Linked by Thom Holwerda on Sun 27th Aug 2006 09:25 UTC
Linux "When OSDL announced the first release of its Portland initiative at LinuxWorld Boston in April, heralding it 'a breakthrough in desktop Linux', I muttered my skepticism to a co-worker. He expressed surprise at my reaction, noting that the initiative employs extremely smart people. I don't doubt their intelligence, or their sincerity, but I wouldn't bet a penny on the project living up to its initial claim, because you can't conjure a silver bullet out of intelligence and sincerity." KDE developer Kevin Krammer replies: "There is an article over at which predicts that the Portland initiative will fail to reach its goal of 'unifying the Linux desktop'. Unfortunately the author somehow missed that 'unifying the Linux desktop' is not the goal of Portland."
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Desktops are just like cars
by Torsten Rahn on Sun 27th Aug 2006 11:53 UTC
Torsten Rahn
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To me the whole situation can be compared to cars: Both projects - KDE as well as Gnome - are like companies whose business it is to create automobiles. Both projects have different ideas about how to create the perfect car. Both projects have "customers" who prefer one brand over the other for natural good reasons and of course there are some people who might simply not care which kind of car they are running as long as they can travel with it from point A to point B. Others spend more time driving and have a strong preference for one brand over the other due to the philosophy as it becomes part of their living environment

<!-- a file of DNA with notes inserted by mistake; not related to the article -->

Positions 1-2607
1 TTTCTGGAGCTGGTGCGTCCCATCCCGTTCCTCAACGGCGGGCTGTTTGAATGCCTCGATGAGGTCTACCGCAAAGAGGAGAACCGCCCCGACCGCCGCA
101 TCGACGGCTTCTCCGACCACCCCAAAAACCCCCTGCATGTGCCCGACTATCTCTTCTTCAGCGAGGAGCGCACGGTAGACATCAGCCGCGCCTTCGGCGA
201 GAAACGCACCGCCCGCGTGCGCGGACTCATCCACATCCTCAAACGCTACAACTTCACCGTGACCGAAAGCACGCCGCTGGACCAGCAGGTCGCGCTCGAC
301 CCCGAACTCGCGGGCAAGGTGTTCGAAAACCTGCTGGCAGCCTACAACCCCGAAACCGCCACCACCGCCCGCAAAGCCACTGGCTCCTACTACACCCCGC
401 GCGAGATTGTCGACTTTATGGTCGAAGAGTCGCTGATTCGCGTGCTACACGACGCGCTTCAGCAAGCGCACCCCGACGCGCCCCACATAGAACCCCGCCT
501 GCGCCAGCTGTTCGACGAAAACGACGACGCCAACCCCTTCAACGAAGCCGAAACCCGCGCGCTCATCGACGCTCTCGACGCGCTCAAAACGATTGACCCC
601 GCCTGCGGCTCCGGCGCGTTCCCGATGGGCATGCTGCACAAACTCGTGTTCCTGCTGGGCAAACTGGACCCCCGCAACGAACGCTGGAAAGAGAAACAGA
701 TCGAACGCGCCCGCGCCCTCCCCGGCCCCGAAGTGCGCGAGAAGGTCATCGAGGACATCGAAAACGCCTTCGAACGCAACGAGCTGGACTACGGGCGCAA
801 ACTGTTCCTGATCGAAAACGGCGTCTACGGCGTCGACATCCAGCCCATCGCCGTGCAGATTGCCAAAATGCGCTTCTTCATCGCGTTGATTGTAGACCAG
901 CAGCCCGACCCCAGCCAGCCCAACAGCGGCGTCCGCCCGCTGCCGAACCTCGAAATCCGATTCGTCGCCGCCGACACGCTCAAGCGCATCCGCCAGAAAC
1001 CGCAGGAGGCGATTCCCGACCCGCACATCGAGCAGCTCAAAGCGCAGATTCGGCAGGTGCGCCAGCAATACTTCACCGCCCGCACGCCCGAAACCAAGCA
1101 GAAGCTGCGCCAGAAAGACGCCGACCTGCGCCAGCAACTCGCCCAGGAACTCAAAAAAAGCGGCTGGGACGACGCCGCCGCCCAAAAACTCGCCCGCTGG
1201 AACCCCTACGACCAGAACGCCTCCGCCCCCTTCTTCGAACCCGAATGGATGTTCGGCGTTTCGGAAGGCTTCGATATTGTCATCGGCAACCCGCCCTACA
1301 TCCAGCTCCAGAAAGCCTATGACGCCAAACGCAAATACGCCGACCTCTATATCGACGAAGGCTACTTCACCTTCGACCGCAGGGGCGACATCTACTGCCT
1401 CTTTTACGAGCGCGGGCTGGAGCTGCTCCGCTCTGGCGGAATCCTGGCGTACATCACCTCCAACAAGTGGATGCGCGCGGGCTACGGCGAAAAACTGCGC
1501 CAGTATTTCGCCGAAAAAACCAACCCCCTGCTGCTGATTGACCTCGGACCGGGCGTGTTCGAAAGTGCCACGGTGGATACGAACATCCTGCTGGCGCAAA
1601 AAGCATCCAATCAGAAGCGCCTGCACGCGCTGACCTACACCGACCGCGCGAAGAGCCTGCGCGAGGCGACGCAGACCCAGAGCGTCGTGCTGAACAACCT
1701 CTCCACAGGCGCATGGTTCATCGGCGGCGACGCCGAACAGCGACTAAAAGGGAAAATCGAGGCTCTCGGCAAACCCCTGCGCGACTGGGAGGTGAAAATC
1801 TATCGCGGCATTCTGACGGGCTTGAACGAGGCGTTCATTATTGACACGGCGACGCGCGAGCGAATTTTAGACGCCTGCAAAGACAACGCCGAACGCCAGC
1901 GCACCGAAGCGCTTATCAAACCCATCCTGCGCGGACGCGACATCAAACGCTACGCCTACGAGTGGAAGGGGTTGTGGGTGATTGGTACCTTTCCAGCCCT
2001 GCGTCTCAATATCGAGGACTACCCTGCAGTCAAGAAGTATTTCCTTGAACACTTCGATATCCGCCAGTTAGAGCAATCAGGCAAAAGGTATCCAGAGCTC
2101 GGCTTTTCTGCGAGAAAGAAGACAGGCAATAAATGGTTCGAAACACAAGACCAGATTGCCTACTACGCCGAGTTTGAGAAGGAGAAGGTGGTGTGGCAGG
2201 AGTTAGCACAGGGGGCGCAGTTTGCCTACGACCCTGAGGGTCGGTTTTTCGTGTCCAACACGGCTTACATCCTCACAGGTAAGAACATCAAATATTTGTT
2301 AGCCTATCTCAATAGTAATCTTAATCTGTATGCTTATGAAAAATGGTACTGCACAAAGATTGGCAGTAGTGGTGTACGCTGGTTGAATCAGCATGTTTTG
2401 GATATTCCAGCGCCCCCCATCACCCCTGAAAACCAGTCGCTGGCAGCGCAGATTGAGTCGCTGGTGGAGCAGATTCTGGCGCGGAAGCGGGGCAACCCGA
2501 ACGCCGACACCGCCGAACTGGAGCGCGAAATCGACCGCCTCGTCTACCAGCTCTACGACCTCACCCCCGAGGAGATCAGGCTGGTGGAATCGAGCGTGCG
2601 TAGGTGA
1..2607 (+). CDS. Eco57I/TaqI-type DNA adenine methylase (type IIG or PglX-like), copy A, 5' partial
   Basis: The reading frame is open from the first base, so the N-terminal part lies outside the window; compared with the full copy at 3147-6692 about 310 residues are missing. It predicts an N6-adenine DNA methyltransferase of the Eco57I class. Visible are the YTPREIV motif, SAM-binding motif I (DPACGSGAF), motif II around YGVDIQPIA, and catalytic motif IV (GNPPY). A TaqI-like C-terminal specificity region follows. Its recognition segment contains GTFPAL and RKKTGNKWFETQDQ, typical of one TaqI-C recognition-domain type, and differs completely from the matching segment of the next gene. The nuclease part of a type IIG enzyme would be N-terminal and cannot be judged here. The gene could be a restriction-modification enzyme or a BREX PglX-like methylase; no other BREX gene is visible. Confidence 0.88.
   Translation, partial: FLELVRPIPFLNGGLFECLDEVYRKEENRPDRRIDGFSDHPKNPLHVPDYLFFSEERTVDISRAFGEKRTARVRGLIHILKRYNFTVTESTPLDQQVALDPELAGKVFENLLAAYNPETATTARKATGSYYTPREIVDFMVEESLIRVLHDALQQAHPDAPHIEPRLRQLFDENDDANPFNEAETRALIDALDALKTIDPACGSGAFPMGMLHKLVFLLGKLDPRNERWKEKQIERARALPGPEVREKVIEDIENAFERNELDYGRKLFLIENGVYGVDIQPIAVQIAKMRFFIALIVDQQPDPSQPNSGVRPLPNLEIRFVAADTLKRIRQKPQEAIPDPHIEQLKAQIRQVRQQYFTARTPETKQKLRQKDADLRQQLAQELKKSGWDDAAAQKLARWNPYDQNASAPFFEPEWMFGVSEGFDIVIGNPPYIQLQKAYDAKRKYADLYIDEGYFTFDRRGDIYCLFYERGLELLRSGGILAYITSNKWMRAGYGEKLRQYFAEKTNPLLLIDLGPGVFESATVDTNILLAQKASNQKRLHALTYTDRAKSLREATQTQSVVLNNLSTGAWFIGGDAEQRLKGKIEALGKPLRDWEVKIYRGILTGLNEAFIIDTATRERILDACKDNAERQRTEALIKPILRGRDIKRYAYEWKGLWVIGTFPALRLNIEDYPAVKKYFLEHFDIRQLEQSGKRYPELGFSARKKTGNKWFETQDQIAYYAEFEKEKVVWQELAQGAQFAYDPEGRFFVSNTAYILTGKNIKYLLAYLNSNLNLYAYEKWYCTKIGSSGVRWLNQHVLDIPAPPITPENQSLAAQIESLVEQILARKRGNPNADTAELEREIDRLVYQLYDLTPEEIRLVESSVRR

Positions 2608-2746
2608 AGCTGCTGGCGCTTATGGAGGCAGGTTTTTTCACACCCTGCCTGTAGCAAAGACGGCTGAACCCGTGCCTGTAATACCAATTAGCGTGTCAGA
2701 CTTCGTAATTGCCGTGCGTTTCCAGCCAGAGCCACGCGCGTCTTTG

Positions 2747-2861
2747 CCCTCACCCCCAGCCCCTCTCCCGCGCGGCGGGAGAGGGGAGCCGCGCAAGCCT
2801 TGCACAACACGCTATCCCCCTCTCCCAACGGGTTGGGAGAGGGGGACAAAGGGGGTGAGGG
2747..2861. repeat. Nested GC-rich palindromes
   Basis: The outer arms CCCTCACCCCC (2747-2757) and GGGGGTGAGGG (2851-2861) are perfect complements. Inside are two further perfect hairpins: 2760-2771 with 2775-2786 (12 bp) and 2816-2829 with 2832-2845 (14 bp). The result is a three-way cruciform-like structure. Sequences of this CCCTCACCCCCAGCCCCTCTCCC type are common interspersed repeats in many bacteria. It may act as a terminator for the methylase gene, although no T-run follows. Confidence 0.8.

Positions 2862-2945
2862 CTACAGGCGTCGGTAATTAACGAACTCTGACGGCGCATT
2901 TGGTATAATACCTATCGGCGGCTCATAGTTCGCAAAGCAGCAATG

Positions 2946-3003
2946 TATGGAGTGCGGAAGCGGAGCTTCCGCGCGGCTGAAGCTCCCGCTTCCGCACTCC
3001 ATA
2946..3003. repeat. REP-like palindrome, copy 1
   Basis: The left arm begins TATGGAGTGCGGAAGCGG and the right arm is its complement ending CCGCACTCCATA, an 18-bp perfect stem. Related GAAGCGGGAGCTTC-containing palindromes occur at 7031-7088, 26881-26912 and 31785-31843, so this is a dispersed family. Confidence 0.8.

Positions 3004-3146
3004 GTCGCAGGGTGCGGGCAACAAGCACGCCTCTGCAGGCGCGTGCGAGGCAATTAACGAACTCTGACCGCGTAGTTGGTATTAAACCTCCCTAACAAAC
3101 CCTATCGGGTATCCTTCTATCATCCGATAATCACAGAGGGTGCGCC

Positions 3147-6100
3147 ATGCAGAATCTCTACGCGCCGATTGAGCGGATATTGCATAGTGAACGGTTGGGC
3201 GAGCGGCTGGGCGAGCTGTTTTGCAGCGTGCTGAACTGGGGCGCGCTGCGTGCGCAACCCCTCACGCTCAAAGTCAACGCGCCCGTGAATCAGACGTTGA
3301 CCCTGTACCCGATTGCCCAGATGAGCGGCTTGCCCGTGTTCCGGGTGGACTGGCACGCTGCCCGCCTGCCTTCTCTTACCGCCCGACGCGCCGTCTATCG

There is no problem with having the different car brands KDE, Gnome, XFCE and who knows as long as there will exist some standards:
- people don't like it if they have to use some cars completely differently from others: Hence there have to be some usability standards about how to drive them to prevent accidents.
- it would be stupid if people would have to visit different gas stations just to refuel their cars. So there have to be standards that tell how putting oil into that thing.
- There should be standards that tell people how spare parts should look like and standards for stuff like putting radios into their car.

Portland is exactly about such standards. Portland won't make all different car models end up in one single model one day, but it will make those different car brands behave well with each other.

Now you might ask what interests do have people in the open source world have to not produce just one single car model? For real car manufacturers the most important incentive is money. For open source projects that "money" is developer resources. To make sure that enough people prefer their technical framework over the other you've got to make sure that from the user's point of view differences in terms of innovation and look and feel are becoming a part of the brand behind. Because only the look and feel and maybe innovative stuff might be reason enough to prefer your car over the one of the competition.

I predict that the amount of different car models in the open source world will even increase with time. And that's a good thing as long as it doesn't cause accidents and as long as ISV's will be able to provide spare parts that will fit well into any car. And this IMHO is what Portland is about.

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